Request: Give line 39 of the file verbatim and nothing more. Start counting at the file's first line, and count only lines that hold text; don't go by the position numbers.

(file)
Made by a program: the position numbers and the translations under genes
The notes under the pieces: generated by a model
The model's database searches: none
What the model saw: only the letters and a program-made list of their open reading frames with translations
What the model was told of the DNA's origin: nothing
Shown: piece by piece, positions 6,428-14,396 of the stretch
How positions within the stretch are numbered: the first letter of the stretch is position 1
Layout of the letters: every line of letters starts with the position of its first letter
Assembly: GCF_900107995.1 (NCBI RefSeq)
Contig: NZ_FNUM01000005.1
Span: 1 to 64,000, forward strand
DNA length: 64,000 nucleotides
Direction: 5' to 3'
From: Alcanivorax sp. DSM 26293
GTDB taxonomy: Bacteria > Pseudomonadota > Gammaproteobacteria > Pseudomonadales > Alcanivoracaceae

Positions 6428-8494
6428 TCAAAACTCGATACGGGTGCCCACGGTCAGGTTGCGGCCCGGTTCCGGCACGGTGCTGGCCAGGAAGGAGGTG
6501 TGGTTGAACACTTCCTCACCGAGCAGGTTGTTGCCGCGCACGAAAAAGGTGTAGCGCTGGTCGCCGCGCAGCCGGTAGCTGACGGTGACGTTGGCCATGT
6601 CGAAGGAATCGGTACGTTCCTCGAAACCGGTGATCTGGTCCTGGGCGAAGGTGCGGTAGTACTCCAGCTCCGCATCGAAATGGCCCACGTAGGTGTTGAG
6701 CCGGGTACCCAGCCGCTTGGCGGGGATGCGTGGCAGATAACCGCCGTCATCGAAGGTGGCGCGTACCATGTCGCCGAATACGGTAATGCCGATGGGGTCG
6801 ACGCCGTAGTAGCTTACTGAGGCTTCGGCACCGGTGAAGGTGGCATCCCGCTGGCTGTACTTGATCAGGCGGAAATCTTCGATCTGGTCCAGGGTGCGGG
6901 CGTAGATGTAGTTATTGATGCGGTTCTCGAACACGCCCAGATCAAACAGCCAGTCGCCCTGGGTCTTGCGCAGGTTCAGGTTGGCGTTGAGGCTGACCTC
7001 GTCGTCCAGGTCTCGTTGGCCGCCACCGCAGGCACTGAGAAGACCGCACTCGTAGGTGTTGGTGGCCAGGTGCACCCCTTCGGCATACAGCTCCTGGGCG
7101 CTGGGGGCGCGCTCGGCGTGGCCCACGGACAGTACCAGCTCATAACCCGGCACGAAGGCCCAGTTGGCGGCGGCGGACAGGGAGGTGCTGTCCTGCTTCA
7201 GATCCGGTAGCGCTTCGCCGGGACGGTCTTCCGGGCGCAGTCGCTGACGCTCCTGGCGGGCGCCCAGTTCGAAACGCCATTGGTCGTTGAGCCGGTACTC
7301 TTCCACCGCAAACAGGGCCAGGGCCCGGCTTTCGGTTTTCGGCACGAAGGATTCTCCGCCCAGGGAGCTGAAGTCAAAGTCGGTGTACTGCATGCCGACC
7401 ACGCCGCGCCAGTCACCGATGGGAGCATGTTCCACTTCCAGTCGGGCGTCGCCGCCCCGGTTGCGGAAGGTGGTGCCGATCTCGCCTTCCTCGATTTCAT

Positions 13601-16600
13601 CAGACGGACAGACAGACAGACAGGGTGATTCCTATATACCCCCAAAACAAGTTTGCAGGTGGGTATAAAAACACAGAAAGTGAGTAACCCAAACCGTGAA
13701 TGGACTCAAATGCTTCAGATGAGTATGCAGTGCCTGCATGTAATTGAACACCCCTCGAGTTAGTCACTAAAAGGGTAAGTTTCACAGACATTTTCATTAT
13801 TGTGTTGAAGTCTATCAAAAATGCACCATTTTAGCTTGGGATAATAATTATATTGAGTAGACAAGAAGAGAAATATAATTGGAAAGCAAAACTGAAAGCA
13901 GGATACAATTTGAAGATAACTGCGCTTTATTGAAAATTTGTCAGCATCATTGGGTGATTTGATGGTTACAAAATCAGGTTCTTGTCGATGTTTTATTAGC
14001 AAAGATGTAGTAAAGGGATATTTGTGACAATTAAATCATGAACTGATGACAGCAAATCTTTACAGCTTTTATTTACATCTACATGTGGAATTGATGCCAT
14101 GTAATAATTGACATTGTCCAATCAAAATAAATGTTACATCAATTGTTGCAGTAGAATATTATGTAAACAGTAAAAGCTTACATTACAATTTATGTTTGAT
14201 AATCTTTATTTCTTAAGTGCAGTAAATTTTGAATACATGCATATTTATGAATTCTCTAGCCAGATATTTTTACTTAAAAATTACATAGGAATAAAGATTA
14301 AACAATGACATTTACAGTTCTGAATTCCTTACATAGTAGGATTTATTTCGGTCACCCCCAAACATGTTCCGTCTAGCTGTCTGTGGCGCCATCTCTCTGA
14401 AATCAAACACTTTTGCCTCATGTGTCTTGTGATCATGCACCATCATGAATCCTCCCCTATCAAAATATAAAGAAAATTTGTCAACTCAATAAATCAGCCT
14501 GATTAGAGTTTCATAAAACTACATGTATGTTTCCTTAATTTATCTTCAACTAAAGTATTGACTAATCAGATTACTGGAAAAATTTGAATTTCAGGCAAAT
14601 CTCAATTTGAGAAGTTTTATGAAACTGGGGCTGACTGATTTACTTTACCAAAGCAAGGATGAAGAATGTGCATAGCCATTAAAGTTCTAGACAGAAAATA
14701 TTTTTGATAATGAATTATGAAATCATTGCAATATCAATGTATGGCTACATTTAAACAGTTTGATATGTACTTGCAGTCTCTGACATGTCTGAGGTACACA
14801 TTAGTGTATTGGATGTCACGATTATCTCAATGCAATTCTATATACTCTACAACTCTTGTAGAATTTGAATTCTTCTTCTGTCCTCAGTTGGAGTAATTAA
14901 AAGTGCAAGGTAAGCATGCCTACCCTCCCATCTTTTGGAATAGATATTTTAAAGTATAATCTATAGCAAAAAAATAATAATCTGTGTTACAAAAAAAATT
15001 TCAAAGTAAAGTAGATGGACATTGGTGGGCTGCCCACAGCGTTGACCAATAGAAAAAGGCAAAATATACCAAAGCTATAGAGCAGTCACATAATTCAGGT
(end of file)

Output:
14601 CTCAATTTGAGAAGTTTTATGAAACTGGGGCTGACTGATTTACTTTACCAAAGCAAGGATGAAGAATGTGCATAGCCATTAAAGTTCTAGACAGAAAATA